Submitted to: Journal of Free Radical Biology and Medicine
Publication Type: Abstract Only
Publication Acceptance Date: 11/1/2004
Publication Date: 12/15/2004
Citation: Nie, L., Peterson, D., Meydani, M., 2004. Avenanthramides, a polyphenol from oats, modulate smooth muscle cell (smc) proliferation and nitric oxide (no) production. [abstract]. Journal of Free Radical Biology and Medicine. 37(Suppl.1):S40. Interpretive Summary:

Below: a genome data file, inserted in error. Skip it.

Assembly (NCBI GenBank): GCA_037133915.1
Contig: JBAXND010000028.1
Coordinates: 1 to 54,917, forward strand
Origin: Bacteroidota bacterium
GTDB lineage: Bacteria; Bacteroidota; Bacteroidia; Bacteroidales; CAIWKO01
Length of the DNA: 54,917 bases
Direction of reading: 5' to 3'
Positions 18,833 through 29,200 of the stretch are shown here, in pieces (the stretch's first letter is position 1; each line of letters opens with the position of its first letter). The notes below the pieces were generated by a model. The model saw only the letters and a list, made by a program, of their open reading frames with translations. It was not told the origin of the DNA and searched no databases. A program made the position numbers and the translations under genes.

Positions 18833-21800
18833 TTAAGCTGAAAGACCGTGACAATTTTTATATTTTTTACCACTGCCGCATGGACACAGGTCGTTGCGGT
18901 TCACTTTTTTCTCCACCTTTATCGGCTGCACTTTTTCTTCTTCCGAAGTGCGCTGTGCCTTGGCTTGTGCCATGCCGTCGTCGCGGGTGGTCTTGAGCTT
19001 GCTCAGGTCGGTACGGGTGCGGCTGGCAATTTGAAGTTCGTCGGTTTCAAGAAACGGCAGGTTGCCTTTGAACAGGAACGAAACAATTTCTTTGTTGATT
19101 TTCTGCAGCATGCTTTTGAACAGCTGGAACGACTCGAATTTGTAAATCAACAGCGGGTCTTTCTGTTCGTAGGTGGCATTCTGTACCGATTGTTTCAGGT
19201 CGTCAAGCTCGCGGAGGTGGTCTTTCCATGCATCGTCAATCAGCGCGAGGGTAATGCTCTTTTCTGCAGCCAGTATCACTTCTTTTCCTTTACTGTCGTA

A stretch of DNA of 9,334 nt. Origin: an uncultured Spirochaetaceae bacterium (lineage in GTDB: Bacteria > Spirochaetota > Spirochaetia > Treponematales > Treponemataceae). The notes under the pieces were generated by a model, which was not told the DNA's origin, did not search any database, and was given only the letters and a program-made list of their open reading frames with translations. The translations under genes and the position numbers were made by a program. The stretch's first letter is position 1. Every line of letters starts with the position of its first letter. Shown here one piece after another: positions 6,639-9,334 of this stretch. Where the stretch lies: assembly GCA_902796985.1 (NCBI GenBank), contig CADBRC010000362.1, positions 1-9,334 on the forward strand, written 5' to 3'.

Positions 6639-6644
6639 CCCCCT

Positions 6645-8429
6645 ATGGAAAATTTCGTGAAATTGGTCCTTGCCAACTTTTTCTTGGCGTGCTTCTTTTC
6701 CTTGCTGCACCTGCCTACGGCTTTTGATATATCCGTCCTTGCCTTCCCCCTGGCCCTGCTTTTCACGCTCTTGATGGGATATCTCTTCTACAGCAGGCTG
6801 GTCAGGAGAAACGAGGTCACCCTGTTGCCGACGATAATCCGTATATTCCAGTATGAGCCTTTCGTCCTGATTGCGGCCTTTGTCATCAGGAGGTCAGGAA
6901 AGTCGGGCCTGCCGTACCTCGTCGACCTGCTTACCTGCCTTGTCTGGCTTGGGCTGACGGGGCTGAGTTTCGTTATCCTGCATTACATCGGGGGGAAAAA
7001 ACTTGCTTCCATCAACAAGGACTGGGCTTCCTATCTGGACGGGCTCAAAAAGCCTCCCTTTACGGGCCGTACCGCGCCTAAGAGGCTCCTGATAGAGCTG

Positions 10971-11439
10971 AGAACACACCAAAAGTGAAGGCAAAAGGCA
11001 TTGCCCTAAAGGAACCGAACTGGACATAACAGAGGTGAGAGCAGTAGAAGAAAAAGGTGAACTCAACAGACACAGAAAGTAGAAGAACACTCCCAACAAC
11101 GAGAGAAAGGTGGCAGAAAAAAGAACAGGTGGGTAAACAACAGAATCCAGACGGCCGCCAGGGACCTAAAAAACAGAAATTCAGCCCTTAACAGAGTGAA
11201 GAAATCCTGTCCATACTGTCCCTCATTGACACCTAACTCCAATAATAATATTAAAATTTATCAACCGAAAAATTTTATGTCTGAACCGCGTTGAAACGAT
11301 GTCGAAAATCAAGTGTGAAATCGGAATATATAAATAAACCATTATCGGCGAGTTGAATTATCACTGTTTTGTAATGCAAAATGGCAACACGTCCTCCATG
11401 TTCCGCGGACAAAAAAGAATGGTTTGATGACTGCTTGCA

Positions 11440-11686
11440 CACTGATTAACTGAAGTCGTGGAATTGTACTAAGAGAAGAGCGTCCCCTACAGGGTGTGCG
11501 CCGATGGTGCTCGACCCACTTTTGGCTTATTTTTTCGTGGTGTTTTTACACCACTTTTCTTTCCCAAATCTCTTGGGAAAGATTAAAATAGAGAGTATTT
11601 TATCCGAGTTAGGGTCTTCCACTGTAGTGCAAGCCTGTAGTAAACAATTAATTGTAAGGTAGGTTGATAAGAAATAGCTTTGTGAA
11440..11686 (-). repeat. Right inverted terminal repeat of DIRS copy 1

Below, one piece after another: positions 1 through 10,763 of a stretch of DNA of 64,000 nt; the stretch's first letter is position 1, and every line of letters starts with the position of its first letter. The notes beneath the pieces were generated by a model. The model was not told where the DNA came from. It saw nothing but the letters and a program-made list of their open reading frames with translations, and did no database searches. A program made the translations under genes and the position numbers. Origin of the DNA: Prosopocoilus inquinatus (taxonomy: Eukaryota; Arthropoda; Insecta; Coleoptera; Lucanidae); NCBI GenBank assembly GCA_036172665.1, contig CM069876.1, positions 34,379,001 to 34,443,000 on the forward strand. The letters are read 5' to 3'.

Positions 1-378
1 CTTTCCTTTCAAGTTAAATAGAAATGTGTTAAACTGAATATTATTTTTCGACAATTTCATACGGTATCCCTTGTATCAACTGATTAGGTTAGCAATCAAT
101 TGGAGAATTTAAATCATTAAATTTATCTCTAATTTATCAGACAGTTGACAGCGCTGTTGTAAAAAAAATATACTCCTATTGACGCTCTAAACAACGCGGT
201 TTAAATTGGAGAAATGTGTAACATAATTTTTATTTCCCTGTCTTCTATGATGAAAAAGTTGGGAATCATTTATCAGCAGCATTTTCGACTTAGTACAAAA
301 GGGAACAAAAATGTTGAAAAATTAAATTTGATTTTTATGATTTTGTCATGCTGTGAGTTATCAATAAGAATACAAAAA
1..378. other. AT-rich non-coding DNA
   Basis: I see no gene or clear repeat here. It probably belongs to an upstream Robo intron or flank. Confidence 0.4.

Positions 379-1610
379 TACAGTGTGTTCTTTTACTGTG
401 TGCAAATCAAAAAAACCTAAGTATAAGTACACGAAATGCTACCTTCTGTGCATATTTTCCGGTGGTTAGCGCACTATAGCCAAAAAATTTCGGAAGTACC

Technical Abstract: The proliferation of intimal vascular SMC and impaired NO production are both crucial pathophysiological processes in the initiation and development of atherosclerosis. Epidemiological data have indicated that diet rich in whole grain foods is associated with reduced risk of developing atherosclerosis and hypertension. Earlier we have shown that avenanthramides, polyphenols found exclusively in oat grain, inhibited pro-inflammatory cytokines and adhesive interaction of immune and endothelial cells. Here we report the effect of specific avenanthramide C (Av-C) prepared synthetically on human aortic SMC (HASMC) proliferation and NO production. We found that Av-C dose-dependently inhibited serum-induced HASMC proliferation as measured by [3H] thymidine incorporation and counting the cell number. The IC 50 of Av-C was around 50 microM. Incubation of cells with 120 microM Av-C for 4 days inhibited cell growth by more than 50 per cent This inhibitory effect of Av-C was associated with an increase in the expression of p21CIP1 and a decrease in the phosphorylation of pRB. In addition, Av-C treatment significantly increased the NO production and eNOS mRNA expression as measured by real time PCR. At 80 microM, the NO production and eNOS mRNA expression levels increased by 2.1 and 3.5 fold, respectively. The HASMC expression of vascular cell adhesion molecular-1 (VCAM-1) was not affected by Av-C treatment. These data suggest that the avenanthramides in oats may have great potential to prevent vascular dysfunction and development of atherosclerotic lesion by inhibiting vascular SMC proliferation and increasing NO production. Supported by USDA agreement No.58-1950-9-001.